How Clear Image Zoom works. (Source: Sony.)

      This technology analyses each pixel in the cropped image in relation to adjacent pixels and then determines the type of image using a Sony-developed database. Image processing is optimised accordingly to ensure cropped images maintain high resolution.

      The normal digital zoom function is also available, providing a higher magnification than Clear Image Zoom. This setting can be used for both still shots and movies and it can be combined with Clear Image Zoom for greater magnification. Examples can be found in the SAMPLES section, below.

      The Superior Auto setting uses scene recognition to identify different types of subjects. The built-in program can recognise 12 different scene types: Portrait, Backlit Portrait, Night Portrait, Landscape,Hand-held Twilight, Night Scene, Tripod Night Scene, Backlight, Macro, Spotlight, Low Brightness and Baby.

      Most of these scene types are included in the SCN (Scene Selection) mode selected via the mode dial. This mode adds Sports Action and Sunset to the Portrait, Landscape, Macro, Night Scene, Hand-held Twilight and Night Portrait selectable settings.

      A new Tele-zoom Continuous Advance Priority AE mode has been added to the Continuous Advance Priority AE modes. In this mode, the camera records images continuously at up to 12 frames/second (fps),  cropping the centre of the image area to provide a 1.4x magnification boost. The image size can be set to M or S in this mode.

      Movie recording capabilities are significantly improved. The SLT-A57 can record Full HD resolution movies with frame rates of both 50p (progressive) for smooth, blur-free action and 25p for a cinematic look. The availability of the camera’s P/A/S/M shooting modes give users full control over movie making.
       Other professional features include Shot Result Preview and shading and aberration compensation to minimise lateral chromatic aberrations and lens distortion. Users can choose from a selection of high-resolution information displays with a wide viewing-angle; among them a digital level gauge and framing grid. The same information can be displayed in the Tru-Finder and on the angle-adjustable 7.5 cm (3.0-type) Xtra Fine LCD.
      The SLT-A57 also supports a sensitivity range of ISO 100 to ISO 16,000. SteadyShot INSIDE image stabilisation delivers a shutter speed advantage of be6tween 2.5 and 4.5 f-stops, depending on the type of lens used. Two automatic shooting modes are available to novice users.  The Intelligent Auto mode automatically distinguishes shooting conditions and sets camera controls according to an in-camera database of scene pre-sets to deliver optimal results. Superior Auto mode goes a step further, automatically activating advanced functions such as Continuous Shooting, Auto HDR, or Handheld Twilight based on the scene and subject. Indicators tell the user what functions are being used, helping beginners learn what functions and settings are appropriate for different types of scenes.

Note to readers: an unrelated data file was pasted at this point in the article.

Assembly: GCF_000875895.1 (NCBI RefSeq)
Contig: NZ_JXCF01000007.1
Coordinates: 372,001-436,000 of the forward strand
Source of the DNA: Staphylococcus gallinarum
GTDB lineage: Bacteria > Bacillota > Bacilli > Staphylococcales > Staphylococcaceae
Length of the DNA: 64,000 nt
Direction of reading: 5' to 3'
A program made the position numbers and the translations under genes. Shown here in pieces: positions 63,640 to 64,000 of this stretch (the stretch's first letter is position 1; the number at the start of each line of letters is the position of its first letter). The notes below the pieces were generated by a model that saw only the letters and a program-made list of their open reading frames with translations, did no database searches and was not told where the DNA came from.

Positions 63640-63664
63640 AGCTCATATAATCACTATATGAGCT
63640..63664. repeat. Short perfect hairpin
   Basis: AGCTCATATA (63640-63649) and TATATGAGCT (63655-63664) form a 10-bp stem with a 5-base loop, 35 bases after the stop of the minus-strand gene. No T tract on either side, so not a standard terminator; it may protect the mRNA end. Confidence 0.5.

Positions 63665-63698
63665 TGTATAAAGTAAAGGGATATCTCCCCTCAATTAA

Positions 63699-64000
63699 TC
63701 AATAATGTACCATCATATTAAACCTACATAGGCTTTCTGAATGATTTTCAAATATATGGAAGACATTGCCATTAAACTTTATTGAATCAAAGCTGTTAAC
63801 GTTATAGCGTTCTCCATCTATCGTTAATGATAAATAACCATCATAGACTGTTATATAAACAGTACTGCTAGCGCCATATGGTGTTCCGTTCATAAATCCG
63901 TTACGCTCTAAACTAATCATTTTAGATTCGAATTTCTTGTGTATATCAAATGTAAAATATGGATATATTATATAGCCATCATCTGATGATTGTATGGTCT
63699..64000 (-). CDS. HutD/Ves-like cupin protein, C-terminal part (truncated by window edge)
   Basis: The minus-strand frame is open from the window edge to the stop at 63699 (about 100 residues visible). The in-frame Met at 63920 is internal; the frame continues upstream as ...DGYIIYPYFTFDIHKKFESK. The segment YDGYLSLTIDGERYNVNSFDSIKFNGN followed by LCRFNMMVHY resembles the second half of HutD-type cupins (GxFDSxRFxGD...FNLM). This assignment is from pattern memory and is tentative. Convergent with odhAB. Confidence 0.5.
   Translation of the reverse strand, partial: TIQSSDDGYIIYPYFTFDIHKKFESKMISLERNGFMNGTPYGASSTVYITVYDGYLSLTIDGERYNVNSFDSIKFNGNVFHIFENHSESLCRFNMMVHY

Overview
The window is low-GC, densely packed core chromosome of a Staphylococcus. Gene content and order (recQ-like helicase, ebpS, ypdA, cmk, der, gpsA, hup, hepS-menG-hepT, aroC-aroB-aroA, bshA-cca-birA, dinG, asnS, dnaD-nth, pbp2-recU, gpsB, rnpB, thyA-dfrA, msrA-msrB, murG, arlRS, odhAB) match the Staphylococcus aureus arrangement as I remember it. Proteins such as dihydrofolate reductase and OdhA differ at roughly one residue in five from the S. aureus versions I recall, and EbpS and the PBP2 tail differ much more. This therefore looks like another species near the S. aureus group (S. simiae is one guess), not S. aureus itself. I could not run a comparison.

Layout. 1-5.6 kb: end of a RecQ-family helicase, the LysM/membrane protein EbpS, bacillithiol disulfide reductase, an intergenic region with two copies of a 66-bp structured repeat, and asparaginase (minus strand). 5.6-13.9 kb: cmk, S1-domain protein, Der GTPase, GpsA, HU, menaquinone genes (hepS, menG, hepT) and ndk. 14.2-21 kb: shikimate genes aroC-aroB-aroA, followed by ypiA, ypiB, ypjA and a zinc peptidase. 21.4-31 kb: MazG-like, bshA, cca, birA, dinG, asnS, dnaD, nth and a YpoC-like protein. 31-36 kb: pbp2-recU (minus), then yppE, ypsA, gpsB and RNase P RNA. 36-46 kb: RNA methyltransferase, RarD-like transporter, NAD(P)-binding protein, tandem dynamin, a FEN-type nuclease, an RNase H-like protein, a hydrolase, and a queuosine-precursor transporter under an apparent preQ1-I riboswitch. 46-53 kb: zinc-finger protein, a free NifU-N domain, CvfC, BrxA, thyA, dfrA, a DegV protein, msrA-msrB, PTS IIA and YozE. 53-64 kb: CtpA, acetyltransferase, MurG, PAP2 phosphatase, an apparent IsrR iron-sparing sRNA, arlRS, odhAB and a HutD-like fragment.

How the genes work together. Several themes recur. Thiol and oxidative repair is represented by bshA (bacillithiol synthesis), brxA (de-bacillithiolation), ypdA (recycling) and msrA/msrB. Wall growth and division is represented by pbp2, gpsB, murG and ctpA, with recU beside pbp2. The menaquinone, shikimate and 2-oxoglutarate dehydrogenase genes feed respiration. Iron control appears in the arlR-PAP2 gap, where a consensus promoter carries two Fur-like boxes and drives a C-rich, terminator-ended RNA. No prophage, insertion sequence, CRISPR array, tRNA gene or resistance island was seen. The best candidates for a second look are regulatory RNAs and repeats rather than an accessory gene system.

As with the A65, Full HD Movie shooting is supported at 50i (interlaced) and 50p (progressive) frame rates using the AVCHD (Ver. 2.0) format. Cinematic 25p shooting is also available for AVCHD clips. The A57 also supports MP4 AVC movie recording using H.264 compression. Users can choose from 1440 x 1080 pixels or 640 x 480 pixel resolution, both at 25fps.

      The A57 provides support for manual focusing and P/A/S/M exposure modes while shooting video. Users can adjust most camera settings before recording begins and change ISO (between 100 and 3200), exposure compensation,object tracking or the AF area during movie recording. If you assign AF lock to the AEL or ISO button you can lock focus by pressing the selected button in autofocus mode.

      Digital zoom can be used during movie recording ““ but at the expense of picture quality and recording performance because the frames have to be processed as they are recorded. Up to 4x magnification is available.

      Movie soundtracks are recorded in stereo using Dolby Digital (AC3) two-channel recording. You can turn off the audio recording if you want to avoid picking up operating sounds from the camera when you change focus or zoom in or out.

      A wind cut filter is available for suppressing bass noise from the built-in microphones when shooting outdoors. It’s not available when an external microphone is connected.

      Sensor etc.
       The sensor in the A57 is the same as in the SLT-A35 (and also the A55) covered in our reviews of those cameras. It’s linked to the latest BIONZ image processor chip, which is standard in Sony cameras.

        The A57 also supports two aspect ratios, 4:3 and 16:9 and the panorama formats are the same.  Typical file sizes are shown in the table below.